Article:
Skill Use digital technologies to give student feedback and support Enhance learner collaboration with digital tools Explore new learning experiences/content with emerging edtech
Importance (1–5) 5 4 3
Level of expertise that your teachers need high high medium

2. Ask your teachers to self-assess

Once you’ve identified the skills that you want to focus on, it’s time to discover how comfortable and confident your teachers are at employing these skills. Create a form and ask them to rate their skills from 1–10 (needs extensive training–feels confident enough to train others). Leave a space for teachers to add any additional comments. For example:


Skill Level of expertise Additional comments
Create digital resources to support learning and teaching
Use technology to communicate with colleagues, students and parents
Navigate online learning resources (webinars, libraries, apps, interactive courses)
Organise digital content, enabling easy and secure access for students, parents and colleagues
Use digital technologies to design and support learning

3. Design your training

Once you’ve received each teacher’s self-assessment, sit down with your heads of department and ask them to add their feedback on which skills are most important in their subject, and their impression of each teacher’s abilities. Then it’s time to design your training!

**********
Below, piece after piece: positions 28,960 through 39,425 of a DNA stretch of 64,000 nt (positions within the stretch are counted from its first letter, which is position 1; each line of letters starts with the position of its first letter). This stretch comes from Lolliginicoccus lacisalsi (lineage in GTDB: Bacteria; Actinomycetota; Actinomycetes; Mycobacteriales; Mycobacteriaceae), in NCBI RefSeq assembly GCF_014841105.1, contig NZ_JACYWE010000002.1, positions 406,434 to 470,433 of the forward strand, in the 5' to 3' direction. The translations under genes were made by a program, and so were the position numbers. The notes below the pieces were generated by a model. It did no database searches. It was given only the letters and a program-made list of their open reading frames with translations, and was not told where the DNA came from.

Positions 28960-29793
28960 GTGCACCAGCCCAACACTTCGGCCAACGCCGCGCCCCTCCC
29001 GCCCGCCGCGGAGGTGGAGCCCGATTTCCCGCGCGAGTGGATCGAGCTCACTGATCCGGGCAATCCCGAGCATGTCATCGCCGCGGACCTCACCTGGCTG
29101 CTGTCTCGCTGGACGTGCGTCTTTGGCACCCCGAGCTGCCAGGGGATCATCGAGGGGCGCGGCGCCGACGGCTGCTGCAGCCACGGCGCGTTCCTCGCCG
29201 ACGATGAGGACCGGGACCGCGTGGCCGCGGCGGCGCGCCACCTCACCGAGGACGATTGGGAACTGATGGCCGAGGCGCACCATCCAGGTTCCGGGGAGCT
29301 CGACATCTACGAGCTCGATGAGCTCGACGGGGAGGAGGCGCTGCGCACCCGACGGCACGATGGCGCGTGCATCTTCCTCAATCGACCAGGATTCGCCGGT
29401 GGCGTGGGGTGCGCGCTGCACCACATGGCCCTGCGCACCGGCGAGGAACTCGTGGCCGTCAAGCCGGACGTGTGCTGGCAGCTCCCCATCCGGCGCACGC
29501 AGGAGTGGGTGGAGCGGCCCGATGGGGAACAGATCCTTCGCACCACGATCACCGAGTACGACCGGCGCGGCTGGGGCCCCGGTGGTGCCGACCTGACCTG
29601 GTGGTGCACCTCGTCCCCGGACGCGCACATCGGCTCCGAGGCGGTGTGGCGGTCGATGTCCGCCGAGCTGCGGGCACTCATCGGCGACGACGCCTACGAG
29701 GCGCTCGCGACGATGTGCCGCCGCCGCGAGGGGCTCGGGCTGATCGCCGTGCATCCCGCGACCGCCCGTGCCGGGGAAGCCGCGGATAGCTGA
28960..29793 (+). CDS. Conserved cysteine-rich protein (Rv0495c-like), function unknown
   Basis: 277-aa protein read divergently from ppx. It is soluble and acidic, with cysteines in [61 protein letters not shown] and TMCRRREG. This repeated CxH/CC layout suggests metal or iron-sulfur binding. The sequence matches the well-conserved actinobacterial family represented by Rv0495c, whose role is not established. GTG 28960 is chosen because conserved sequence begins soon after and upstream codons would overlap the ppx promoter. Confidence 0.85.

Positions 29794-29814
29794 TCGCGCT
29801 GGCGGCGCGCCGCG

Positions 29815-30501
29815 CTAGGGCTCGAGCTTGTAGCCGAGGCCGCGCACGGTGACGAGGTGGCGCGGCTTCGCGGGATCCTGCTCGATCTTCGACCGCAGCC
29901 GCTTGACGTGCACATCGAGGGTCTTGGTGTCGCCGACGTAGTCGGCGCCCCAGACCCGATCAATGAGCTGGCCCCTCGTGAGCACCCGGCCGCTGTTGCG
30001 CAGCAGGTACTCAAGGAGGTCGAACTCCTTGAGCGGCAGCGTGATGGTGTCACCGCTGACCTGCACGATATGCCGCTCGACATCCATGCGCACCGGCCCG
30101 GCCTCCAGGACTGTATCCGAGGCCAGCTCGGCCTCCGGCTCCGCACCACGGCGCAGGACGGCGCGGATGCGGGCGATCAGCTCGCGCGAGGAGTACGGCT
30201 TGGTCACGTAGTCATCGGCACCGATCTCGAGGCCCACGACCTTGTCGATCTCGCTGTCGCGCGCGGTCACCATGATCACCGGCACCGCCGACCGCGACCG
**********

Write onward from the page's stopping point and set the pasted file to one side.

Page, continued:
With the information from your skills gap analysis, you’ll be able to see who needs training and in which specific area. If there’s a teacher with particular expertise, you might even be able to bring the training in-house by asking them to design and deliver a CPD session focusing on the skill where they excel. If you notice that a lot of teachers have rated themselves as needing training in a particular area, you’ll be able to research external training providers.

Learn more

When it comes to CPD, school leaders have two resources – time and budget. A skills analysis will ensure you make the most of these resources to address the digital skills gap and choose the most relevant professional development for your teachers.

Mike John is the Senior Strategy Manager at the Pearson Professional Development Academy. He explains the importance of digital training, “The more confident and empowered educators feel to explore the possibilities of tech-enabled learning, the more we can build pupils’ digital skills too. By working together, we can encourage an on-going momentum – fully preparing students and teachers for their careers and the future world waiting to meet them.”

Read more about new digital technologies on our blog, whether that’s teaching in VR, or the challenges of the computing curriculum.